The following excellent and highly accessible paper acts as a comparative analysis (with a thesis we think highly original) of both Wagner and Tolkien's "Ring Cycles". Originally published in the accredited fantasy journal Mythlore (which specialises in work on Tolkien, Lewis and other members of the Inklings - in 2011. It is reprinted here with the kind permission of the author and Mythlore. For further details about Mythlore please visit their website here.
The author, Dr Jamie McGregor originally came to our attention when we located, and reprinted part of his doctoral thesis Myth, music and modernism : the Wagnerian dimension in Virginia Woolf's "Mrs Dalloway" and "The Waves" and James Joyce's "Finnegan's Wake last year. Having spoken to him since and gained an understanding of his extensive knowledge of and enthusiasm for both Wagner and Tolkien we are more than pleased that we did.
The first few paragraphs are reprinted here while the full paper - as it originally appeared in Mythlore - can be read in the embed PDF below. Highly recommended.
"Using this generic plot outline as a framework, I comment at each stage on the similarities and differences between the two versions with a view to suggesting that an important part of what Tolkien was trying to do in The Lord of the Rings was indeed to offer a correction of (and possibly a corrective to) Wagner's tetralogy." Dr Jamie McGregor
About the Author
JAMIE MCGREGOR teaches in a variety of literature programmes, including an elective in Modern British Fantasy, at Rhodes University in Grahamstown, South Africa. He has extensively researched Wagner's influence on 20th century fiction, including works by James Joyce and Virginia Woolf. His article "The Sea, Music and Death: The Shadow of Wagner in Woolf's Mrs Dalloway" received the Thomas Pringle Award for 2008. He is currently working on a book, The Road to Monsalvat, about Wagner's "religion of art," and preparing a series of commemorative events to mark the composer's bicentenary celebrations in 2013.
Two rings to rule them all: a comparative study of Tolkien and Wagner
THE PARALLEL BETWEEN THE LORD OF THE RINGS and Der Ring des Nibelungen has been drawn many times and studied a few; in 1992 it was already described as having been "a matter of debate for many years" (Morgan 16), and the debate has shown no signs of abating since. Initially, the suggestion of "influence" was dealt a (seemingly decisive) blow by Tolkien himself when his (evidently incompetent) Swedish translator asserted that the One Ring was in effect identical with "der Nibelungen Ring"; with a brusque finality characteristic of him when nettled, he retorted "Both rings were round, and there the resemblance ceases" (Letters 306). His biographer Humphrey Carpenter uses this example to support his claim that "comparison of his Ring with the Nibelungenlied and Wagner always annoyed Tolkien" (202); Carpenter also alludes to Tolkien, while still a schoolboy, making "a passing jibe at Wagner whose interpretation of the myths he held in contempt" (46). Some subsequent commentaries have taken this at face value; Giddings, for example, sees any Wagnerian associations with Tolkien as a "taint" derived from his mixing "with the rabid Wagnerite C.S. Lewis" (14).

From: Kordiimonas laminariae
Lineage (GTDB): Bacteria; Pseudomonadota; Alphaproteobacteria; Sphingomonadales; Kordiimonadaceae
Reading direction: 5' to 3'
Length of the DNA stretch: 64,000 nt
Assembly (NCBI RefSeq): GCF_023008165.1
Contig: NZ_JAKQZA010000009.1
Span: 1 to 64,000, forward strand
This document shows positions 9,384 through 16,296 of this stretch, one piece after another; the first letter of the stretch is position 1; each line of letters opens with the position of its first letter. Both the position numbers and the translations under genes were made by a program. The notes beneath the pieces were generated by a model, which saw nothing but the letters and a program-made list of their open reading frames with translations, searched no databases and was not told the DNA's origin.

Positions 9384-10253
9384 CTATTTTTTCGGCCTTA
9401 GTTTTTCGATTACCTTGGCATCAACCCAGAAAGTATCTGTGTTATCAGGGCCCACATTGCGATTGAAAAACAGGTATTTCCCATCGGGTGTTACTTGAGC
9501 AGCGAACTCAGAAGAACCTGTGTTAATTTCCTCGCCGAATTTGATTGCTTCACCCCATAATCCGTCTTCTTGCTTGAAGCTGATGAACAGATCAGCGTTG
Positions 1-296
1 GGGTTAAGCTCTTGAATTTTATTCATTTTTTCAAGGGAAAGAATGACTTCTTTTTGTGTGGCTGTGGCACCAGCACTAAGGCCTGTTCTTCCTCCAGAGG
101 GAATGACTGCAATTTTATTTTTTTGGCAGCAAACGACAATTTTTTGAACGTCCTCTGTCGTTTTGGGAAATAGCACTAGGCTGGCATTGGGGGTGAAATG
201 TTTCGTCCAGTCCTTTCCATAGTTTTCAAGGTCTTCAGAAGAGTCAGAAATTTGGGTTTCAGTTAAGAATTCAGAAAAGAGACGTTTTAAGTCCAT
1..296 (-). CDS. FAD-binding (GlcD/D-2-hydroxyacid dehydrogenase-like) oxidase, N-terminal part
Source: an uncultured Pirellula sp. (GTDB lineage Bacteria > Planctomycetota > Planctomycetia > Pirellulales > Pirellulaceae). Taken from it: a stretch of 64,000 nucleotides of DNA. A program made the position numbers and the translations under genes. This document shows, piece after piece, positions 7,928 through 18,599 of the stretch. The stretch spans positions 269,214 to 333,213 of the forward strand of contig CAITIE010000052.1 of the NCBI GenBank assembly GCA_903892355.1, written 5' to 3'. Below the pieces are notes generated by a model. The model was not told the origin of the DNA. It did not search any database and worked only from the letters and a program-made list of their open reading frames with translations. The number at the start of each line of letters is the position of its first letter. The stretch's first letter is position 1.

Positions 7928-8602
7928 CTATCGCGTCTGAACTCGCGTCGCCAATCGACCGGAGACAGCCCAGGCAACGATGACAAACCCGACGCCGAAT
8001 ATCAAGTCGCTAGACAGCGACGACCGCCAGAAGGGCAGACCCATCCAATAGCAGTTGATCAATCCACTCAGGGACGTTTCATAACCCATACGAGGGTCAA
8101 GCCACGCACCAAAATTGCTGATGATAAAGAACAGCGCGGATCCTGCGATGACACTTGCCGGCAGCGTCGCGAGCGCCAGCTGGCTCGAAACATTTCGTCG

The shift towards a more objective and informed appraisal really begins with Tom Shippey, who points out that Tolkien had an intense dislike for people noticing superficial resemblances between his works and others, especially when this tended to obscure what really mattered about them. Shippey is the first to directly challenge Tolkien's dismissal of any Wagnerian connection:
The motifs of the riddle-contest, the cleansing fire, the broken weapon preserved for an heir, all occur in both works, as of course does the theme of 'the lord of the Ring as the slave of the Ring', des Ringes Herr als des Ringes Knecht. (The Road to Middle-earth 343-4)
Moreover, Shippey implies a reason why Tolkien might have responded to Wagner, albeit negatively: he was "one of several authors [including Shakespeare] with whom Tolkien had a relationship of intimate dislike" and who he believed "had got something very important not quite right" (344).
A short article by K.C. Fraser, published in the Tolkien Society journal Mallorn in 1988, goes a step further. Here, despite several red herrings, one crucial idea emerges: that "the Ring, both in Tolkien and in Wagner, is not merely an essential part of the plot: it is, in fact, the pivot of the whole work" (13). What is more, this parallel, unlike almost all the others readers have noticed, is not found in any of the medieval sources common to both novel and music-drama; there, there are magical and cursed rings aplenty, but none of them are as yet the Ring. The same point is made more substantially in Arthur Morgan's "Medieval, Victorian and Modern: Tolkien, Wagner and The Ring" (1992), to the best of my knowledge the first sustained academic treatment of the question to date. Morgan emphasizes the difference in temper: that Tolkien does not, like Wagner, oppose power with Romantic love but with "the cold heroism of the old heroic North" (17). More importantly, he shows how Tolkien's conception of the Ring, while deriving much from the earlier sources that would have been opaque to an amateur like Wagner, is nonetheless almost certainly influenced by the composer's very modern "association of the Ring with machinery" (25)--as exemplified by the parallel images of Nibelheim and Isengard. Most importantly of all, Morgan pinpoints Alberich's curse in Das Rheingold as encapsulating, for the first time, "all the major features of Tolkien's Ring" and proceeds to summarize them as follows: